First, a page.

RHOBI Samwelly still remembers that pain and discomfort she experienced when she was forced to undergo Female Genital Mutilation (FGM), though this happened more than 40 years ago.
In her own words, Rhobi says she doesn’t want to see or hear any more that young girls in Mara Region where she was born and still lives, are being subjected to FGM, a traditional harmful culture that ruins the dreams of their future.
She has thus dedicated a substantial part of her time fighting FGM in the region, to rescue young girls from going through a similar situation of which she once was a victim.
Ms Rhobi says she has managed to save over 1,000 girls aged between 6- 15 years, from being maimed by the crude tools of FGM, a cultural practice that is still widely embraced by communities in Mara Region.
“I have been fighting against FGM since 2012. I did not want to see these innocent girls suffer the way I did when I was young,” Rhobi said in an exclusive interview with the 'Daily News' a day after she was declared the overall winner for the 2019 Clouds TV Malkia wa Nguvu honorary award in Dar es Salaam on Monday this week.
In addition to the award, Ms Rhobi received a surprise gift from Dar es Salaam Regional Commissioner (RC), Mr Paul Makonda.
The RC promised to give her a vehicle that would be used to intensify her anti-FGM campaigns in Mara region.
Speaking during the Malkia wa Nguvu event, the RC congratulated Ms Rhobi for changing the FGM pain into a tool to fight the vice in her home region. “All (women) have done great things.
However, this mother (Rhobi) has gone extra miles, by transforming her pains into power to bring change in the community where she lives. What you are doing is indeed a blessing to society.
And when it comes to blessings, I always don’t want to be left out. So, I would like to give you a car to help boost your services to school girls," Mr Makonda told Ms Rhobi.
Mara remains one of FGM notorious zones in the country, despite efforts by local and international organizations to end the practice in the region.
Ms Rhobi is the founder of Hope for Girls and Women Tanzania, a registered nongovernmental organization (NGO) that is committed to uprooting FGM and other gender based violence (GBV) practices in the region.
The NGO has safe house centres that shelter girls who flee their homes during FGM seasons. The safe houses are found in Serengeti and Butiama districts .
“Apart from providing anti- FGM education, I started the two safe houses which are Mugumu Hope centre and Butiama safe house, “ says Ms Rhobi who also doubles as Director for Hope for Girls and Women in Tanzania .
Before 2017, when Ms Rhobi founded (established ) the NGO , she worked with Anglican Church Diocese of Mara and also spearheaded establishment of the first safe house for girls escaping FGM in Serengeti district.
“ Since I joined this anti FGM battle, I have been able to start three safe house centres and over 1,000 girls have been saved from undergoing FGM “, she added.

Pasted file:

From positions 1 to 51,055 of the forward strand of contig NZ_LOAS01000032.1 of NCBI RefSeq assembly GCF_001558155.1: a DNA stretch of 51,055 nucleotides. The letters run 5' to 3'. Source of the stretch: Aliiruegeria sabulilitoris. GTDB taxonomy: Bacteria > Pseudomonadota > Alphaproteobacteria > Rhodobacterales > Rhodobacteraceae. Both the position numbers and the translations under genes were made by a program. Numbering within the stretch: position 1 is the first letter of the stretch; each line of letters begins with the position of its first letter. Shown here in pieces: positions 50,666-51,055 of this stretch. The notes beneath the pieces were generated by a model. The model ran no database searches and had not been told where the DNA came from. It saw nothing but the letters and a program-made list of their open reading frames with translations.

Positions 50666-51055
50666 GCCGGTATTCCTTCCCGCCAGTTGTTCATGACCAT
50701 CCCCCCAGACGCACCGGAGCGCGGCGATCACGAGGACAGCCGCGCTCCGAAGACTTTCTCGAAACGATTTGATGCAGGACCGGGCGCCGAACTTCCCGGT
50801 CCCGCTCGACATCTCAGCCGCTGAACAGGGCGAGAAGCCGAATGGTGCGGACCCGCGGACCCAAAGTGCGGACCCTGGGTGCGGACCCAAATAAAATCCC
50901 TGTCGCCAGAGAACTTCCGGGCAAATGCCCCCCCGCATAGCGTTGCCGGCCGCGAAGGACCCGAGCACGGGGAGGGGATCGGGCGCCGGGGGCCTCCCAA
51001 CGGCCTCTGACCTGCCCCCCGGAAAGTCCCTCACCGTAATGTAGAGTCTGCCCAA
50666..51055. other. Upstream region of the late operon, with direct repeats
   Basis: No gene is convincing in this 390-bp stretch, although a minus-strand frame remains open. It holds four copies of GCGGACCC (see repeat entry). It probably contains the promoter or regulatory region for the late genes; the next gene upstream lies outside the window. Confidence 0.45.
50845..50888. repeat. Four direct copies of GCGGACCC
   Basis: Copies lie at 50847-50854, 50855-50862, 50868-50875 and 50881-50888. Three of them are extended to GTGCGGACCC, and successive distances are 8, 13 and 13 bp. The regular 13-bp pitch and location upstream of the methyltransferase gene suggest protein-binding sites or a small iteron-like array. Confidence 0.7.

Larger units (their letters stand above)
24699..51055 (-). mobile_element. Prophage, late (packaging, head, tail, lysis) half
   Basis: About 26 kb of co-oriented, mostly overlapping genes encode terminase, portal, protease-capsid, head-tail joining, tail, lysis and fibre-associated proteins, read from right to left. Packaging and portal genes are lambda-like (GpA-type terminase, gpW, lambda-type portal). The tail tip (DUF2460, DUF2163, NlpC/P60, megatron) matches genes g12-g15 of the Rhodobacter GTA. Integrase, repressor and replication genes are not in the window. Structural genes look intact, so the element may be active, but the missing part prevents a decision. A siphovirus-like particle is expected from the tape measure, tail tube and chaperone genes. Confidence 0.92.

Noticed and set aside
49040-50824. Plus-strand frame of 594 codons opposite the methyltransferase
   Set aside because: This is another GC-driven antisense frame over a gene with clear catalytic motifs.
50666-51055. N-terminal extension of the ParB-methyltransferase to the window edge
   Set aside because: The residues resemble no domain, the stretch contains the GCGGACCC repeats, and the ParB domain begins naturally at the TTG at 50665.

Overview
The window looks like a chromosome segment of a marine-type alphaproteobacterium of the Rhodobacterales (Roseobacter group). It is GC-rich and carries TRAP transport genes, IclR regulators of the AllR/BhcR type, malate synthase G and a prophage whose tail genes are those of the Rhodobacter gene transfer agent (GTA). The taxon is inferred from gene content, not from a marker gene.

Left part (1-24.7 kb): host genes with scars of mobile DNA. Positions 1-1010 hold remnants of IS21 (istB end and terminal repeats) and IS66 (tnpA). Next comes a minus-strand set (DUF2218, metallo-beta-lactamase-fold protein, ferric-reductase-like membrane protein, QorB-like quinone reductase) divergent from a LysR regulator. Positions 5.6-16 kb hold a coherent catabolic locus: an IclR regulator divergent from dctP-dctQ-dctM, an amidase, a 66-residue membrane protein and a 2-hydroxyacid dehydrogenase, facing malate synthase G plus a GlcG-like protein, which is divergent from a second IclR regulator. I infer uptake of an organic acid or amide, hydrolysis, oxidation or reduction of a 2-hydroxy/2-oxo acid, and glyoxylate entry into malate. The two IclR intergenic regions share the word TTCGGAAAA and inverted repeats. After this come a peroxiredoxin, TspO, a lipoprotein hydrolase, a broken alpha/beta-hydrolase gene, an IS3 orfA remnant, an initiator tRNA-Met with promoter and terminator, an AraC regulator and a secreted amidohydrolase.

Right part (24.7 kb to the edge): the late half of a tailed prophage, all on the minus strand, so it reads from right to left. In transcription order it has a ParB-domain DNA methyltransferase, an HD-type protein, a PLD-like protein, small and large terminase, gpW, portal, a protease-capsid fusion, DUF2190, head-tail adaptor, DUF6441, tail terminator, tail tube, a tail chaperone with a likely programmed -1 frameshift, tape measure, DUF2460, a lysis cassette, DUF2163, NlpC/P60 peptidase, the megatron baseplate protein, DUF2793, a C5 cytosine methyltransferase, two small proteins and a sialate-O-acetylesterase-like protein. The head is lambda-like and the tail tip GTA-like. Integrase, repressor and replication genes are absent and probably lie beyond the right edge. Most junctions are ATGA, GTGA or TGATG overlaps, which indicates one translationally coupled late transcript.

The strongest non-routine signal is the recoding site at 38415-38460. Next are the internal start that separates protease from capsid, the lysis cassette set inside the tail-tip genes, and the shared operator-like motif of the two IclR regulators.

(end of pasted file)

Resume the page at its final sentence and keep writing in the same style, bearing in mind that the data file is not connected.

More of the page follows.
She said the vehicle donated by the Dar es Salaam RC will help boost anti-FGM campaigns carried by her organisation. “ I’m very grateful to Mr Makonda .
The car will serve for transport as we go around disseminating anti- FGM education, as well as rescuing girls who are at risk of undergoing FGM”, said Ms Rhobi.
RC Makonda said he will hand over the car to Ms Rhobi next month during the May Day celebrations (labour day). Ms Rhobi also said the award she won came as big surprise .
“I’m really excited, the award has motivated me to continue saving more girls from undergoing FGM. And it is good to see that people are rallying behind me,” she further points out.
The award was presented to Ms Rhobi by Dr Getrude Mongela , former speaker of the African Union Parliament who also served as ex minister and in the African Legislative Assembly during a colourful function attended by Dar es Salaam RC and other dignitaries.
Hope for Girls and Women Tanzania is also offering vocational training and entrepreneurship to some girls who find it difficult to return to their homes after refusing to undergo FGM.
“The vocational and entrepreneurship opportunities are for girls who remain at the centre after FGM season. Some parents refuse to receive them back and those who are eligible to continue with other studies are supported to do so,” Ms Rhobi explained.
Ms Rhobi thanked all partners supporting her initiative to eliminate FGM and other GBV cases in the region. The partners included, the UK- based Tanzania Development Trust, United Nations Fund (UNFPA),Canadian Embassy in Tanzania, Netzwerk RAFAEL eV of Germany, Singita Grumeti , Nomad Tanzania , Police Force Gender and Children Desk Unit, Community and Social Development officials.
The NGO’s future plans include construction of a girls’ secondary school and a vocational training centre(VTC) in an effort to create education technical training opportunities for girls in the region, where a girl child is still seen as only important when it comes to the issue of marriage . Once a girl is married in Mara region, dowry is given to her parents in a form of cows.
Having large number of cows is also still considered as a sign of wealth. To make the matter worse, once a girl is mutilated she feels grown up enough to get married and gives little attention to education matters .
Consequently, FGM is regarded as the source of child marriage in the region. Tarime is leading in FGM practices in the region despite heavily funded anti-FGM campaigns by international organisations.
For example, more than 800 girls were reportedly mutilated in Tarime district in 2016. The number could be higher, according to local NGOs carrying out anti-FGM campaigns in the area.
Rhobi says she also plans to expand her anti-FGM and GBV campaigns to other regions whose communities still embrace these outdate ways of life. Apart from Mara the other regions are Arusha, Manyara, Dodoma and Singida.